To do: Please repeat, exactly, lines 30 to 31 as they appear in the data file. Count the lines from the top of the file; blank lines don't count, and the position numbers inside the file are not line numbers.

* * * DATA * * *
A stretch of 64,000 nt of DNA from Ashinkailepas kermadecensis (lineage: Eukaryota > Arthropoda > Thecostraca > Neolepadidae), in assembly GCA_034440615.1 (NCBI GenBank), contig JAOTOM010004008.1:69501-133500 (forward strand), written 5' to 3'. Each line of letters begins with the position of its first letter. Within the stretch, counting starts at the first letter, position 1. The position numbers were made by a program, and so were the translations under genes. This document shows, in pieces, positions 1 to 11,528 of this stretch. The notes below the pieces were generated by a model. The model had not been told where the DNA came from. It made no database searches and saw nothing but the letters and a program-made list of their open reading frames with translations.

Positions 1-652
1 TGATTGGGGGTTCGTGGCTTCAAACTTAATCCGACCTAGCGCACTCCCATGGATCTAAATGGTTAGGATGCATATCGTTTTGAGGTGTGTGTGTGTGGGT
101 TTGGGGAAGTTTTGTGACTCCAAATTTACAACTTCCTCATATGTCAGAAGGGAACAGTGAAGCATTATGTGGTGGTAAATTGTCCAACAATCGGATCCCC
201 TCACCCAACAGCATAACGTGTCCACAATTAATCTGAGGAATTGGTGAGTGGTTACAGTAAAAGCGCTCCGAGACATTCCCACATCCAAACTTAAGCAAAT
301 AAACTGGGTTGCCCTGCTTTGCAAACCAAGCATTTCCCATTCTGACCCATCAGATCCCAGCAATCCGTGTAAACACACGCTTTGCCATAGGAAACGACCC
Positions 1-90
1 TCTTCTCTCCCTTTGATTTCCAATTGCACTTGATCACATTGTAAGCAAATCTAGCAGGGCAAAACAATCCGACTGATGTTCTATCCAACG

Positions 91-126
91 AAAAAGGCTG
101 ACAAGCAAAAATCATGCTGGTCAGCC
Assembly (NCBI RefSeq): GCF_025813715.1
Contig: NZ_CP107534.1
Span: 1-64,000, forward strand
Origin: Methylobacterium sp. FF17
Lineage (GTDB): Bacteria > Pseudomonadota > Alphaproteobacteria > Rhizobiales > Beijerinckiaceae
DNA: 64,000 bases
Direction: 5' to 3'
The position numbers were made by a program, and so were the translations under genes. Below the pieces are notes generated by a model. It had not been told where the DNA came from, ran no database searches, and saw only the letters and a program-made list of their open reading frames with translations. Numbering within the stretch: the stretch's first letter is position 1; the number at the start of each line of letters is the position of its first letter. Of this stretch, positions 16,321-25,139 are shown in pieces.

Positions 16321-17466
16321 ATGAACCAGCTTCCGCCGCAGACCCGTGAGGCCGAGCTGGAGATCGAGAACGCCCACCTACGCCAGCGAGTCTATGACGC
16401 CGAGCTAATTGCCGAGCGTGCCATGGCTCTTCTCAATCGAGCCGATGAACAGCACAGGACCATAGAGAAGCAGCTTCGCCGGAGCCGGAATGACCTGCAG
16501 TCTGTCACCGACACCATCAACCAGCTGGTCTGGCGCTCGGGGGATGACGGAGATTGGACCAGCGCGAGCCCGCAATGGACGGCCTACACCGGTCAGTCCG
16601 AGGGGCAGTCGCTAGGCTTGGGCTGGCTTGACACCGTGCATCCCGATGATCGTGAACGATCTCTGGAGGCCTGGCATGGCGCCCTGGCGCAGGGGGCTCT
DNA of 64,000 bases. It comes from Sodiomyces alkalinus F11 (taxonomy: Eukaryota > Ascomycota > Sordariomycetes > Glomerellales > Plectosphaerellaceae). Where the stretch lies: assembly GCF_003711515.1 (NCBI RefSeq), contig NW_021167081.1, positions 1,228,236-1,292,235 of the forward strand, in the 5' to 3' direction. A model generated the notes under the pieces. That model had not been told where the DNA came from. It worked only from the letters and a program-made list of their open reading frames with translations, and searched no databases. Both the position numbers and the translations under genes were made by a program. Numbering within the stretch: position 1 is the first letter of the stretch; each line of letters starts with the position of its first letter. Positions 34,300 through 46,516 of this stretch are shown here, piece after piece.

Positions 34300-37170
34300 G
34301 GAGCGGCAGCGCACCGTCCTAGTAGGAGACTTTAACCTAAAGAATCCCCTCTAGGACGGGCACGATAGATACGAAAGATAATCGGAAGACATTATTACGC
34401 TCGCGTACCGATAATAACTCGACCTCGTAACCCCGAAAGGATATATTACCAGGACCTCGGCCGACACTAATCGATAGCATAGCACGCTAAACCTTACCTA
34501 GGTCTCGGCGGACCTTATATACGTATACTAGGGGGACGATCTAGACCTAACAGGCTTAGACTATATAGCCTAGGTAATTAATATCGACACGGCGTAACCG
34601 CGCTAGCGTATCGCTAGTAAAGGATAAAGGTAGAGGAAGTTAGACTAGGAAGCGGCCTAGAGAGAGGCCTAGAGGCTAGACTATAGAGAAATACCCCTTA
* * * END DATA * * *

34501 GGTCTCGGCGGACCTTATATACGTATACTAGGGGGACGATCTAGACCTAACAGGCTTAGACTATATAGCCTAGGTAATTAATATCGACACGGCGTAACCG
34601 CGCTAGCGTATCGCTAGTAAAGGATAAAGGTAGAGGAAGTTAGACTAGGAAGCGGCCTAGAGAGAGGCCTAGAGGCTAGACTATAGAGAAATACCCCTTA